The involvement of all relevant stakeholders (management and teams) will insure an effective buy-in and ownership by the whole company. Furthermore, given that the business environment is continuously evolving, the SWOT analysis should be a dynamic exercise repeated and revised at least once a year to ensure its effectiveness.
How to run a SWOT analysis ?
0. Before you start – “the more, the merrier”
Gathering people from all layers and departments of the company will ensure that every function’s view, issues, needs are represented. It will allow to gather different perspectives from within the organisation, and to assess the implications on all teams and functions, building a truly collective awareness. It will also drive involvement throughout the entire SWOT process and ownership of the necessary decisions, responsibilities and actions.
If possible and relevant, you can also involve external stakeholders (distributors, customers, suppliers, …) to get an even more complete perspective on your business.
1. Getting started – “the storm before the silence”
Once the team has been composed, you can set up one or several working sessions each lasting a couple of hours, to ensure the most effective use of the available brain power and creative focus. For the same reason, it is recommended to have all parties in the same, stimulating environment – preferably outside of the usual work setting. Physical presence also tends to create a stronger dynamic and interaction than online meetings.
At this stage, the definition of each components has to be clearly understood, especially the distinction between internal and external - to make the downstream process more efficient.
Ideally, you would set-up 4 break-out sessions of 5 to 10 minutes each during which all contributors will individually think about – or brainstorm – on 1 quadrant of the SWOT. An individual approach in this first stage will prevent interfering, influence or groupthink, and hence will ensure that every participant can express his/her point of view independently.
Instruct the participants to write down 1 item per post-it, using a different colour for each of the 4 quadrants of the SWOT,
At the end of the 4 individual mini storm sessions, gather everyone together, then ask each participant to stick their post-its on a surface (wall, window, board, flip-chart, …) and to provide a short comment on the reasoning behind the item on each post-it. At this stage, you can still allow for participants to produce additional post-its, as discovering other’s input will trigger their own reflection and generate new thoughts.
At this stage, the moderator has a valuable role to ask for clarification, and start placing similar items close to one another – with explicit approval by of the participants.
2. Cluster the answers – “great minds think alike”
Once all post-its have been collected and commented on, you can start grouping duplicates, clustering similar items in a way that can highlight similarities or connections. This will narrow down the number of items to address, and regroup several aspects of the same issue or item.
After this step you can actually build your first SWOT matrix – you can find examples of a SWOT template here.
3. Link the SW with the OT – “connecting the dots”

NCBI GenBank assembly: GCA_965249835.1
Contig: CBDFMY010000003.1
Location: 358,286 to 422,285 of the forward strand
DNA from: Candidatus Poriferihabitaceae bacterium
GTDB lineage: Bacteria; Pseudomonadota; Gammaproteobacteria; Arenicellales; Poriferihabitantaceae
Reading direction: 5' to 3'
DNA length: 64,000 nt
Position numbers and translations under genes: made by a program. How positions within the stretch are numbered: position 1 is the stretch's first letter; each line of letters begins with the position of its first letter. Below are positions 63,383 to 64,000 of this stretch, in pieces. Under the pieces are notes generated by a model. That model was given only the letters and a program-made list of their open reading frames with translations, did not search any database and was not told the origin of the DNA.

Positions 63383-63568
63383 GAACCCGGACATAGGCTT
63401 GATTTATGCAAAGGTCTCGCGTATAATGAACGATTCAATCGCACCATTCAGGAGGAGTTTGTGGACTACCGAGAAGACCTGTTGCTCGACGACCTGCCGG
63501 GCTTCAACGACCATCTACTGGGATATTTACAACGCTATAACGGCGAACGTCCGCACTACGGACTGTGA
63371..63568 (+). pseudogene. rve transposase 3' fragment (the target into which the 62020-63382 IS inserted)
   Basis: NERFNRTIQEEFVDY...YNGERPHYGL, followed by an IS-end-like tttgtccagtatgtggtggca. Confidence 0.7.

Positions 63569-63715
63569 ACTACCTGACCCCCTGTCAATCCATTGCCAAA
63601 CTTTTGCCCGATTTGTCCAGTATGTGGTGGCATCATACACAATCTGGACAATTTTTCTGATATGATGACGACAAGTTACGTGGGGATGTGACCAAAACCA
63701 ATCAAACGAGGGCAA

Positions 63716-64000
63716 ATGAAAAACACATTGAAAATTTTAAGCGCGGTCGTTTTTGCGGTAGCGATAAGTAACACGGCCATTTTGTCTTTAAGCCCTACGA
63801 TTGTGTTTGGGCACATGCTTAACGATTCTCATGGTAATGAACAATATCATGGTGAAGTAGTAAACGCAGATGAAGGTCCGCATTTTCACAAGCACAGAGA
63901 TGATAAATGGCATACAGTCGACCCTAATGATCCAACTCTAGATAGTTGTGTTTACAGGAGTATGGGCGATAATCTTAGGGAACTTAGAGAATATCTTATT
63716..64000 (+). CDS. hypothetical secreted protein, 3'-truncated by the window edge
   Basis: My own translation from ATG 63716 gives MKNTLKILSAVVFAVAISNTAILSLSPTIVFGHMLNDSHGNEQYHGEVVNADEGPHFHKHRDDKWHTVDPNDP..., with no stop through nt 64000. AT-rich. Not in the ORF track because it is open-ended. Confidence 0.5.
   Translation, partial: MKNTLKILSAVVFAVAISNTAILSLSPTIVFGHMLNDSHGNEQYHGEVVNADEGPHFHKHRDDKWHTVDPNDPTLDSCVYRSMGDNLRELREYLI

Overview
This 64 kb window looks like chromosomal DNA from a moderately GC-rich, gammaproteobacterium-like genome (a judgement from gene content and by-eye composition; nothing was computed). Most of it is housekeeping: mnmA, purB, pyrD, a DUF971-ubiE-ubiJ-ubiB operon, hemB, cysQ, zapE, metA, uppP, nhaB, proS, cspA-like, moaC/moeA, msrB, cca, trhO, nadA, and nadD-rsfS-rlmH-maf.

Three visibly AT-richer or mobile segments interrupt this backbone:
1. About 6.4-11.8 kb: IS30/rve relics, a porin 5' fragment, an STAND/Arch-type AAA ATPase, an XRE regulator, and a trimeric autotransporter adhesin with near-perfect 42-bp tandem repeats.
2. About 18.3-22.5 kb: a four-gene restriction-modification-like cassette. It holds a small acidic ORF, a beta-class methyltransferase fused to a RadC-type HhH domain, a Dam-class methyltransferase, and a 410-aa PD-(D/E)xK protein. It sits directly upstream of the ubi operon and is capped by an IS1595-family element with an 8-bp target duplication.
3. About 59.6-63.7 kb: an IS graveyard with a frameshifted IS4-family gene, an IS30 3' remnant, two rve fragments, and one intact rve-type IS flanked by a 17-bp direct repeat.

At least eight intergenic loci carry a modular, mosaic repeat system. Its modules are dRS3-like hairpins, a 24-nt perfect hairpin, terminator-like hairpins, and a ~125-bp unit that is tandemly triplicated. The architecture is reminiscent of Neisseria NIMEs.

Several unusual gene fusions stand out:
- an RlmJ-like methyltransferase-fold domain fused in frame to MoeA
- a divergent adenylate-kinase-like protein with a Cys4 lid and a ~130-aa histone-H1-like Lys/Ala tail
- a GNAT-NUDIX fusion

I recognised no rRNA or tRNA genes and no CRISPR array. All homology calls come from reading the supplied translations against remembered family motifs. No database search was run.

Using the clustered items for each quadrant, the next – and crucial – step is to establish links between Strengths and Weaknesses on one side, and Opportunities and Threats on the other. This is generally a moderated group exercise, and can include “show of hands” type voting to obtain agreement and alignment.
For example, an identified strength allows to deal with a potential threat, or a certain weakness prevents from capitalising on a possible opportunity. By doing this, you can establish how to leverage identified internal factors to tackle the acknowledged external factors, establishing a clear connection between both dimensions of the SWOT.
The best way to do this is to create a matrix with all strengths and weaknesses on one axis, and all opportunities and threats on the other axis, then marking the cases to highlight the links. The presence of a mark then indicates visually which external elements you can tackle with which internal factors, hence providing clear areas of focus. On the other hand, the absence of a mark demonstrates that those external elements are largely out of your control, and/or that those internal factors have little or no value for them.
This step is relatively unknown and hence rarely used, yet here lies the true value of any SWOT analysis as an effective tool to drive business decisions. Without this step, the SWOT remains too static, merely providing a status overview and can thus only generate awareness but rarely leads to action.. which is the whole point of exercise, isn’t it ?
4. Score the items – “ten points go to…”
Once all areas of potential focus and action have been identified, you can proceed with a simple scoring in order to rank the retained items. Using the detailed matrix from the previous step (linking), each participant is then allocated a total of 10 points, to be distributed as follows on the marked items in each quadrant : 5 – 3 – 1 – 1. For example, in the quadrant Strengths – Opportunities. Each participant can allocate 5 points to one mark, 3 points to another, and 1 point each to 2 other marks.
Adding up all participants points distributed per quadrant, will give a ranking of the marked items and give an indication of the priorities to pursue. The outcome is of course still open for discussion prior to a “one voice” agreement, and can be subject to arbitration by the management.
The outcome is the basis on which to develop detailed actions plans (1 per item), and should be allocated to an “owner” who can lead the task force including members from other teams, using a typical project management approach, both per items as well as for the overview: KPI / objectives, detailed actions with allocated resources, timings and responsibilities.
The SWOT analysis has proven to be a dynamic and effective tool, however it needs to be used as such in order to provide its true value. Indeed, too often a SWOT comes as a routine “tick the box” brainstorm activity, which doesn’t fully exploit its potential but only provides a static overview without proper deep-dive analysis that generates focused and effective actions.
A SWOT analysis can reach its true value within a genuine strategic process only if it is :
- Dynamic – a collective exercise with all relevant stakeholders, interactive storming exercises, and lively debates to reach agreed conclusions and aligned decisions.
- Effective – fact- based, not opinion-driven, inputs by a wide panel of participants, collective clustering of items and ranking of priorities, full-company buy-in throughout the process
As stated in the introduction of this article, SWOT is indeed a verb, as it requires hard work, individual and collective effort, and learning to boost analysis and drive decisions – only then will it to deliver its full value.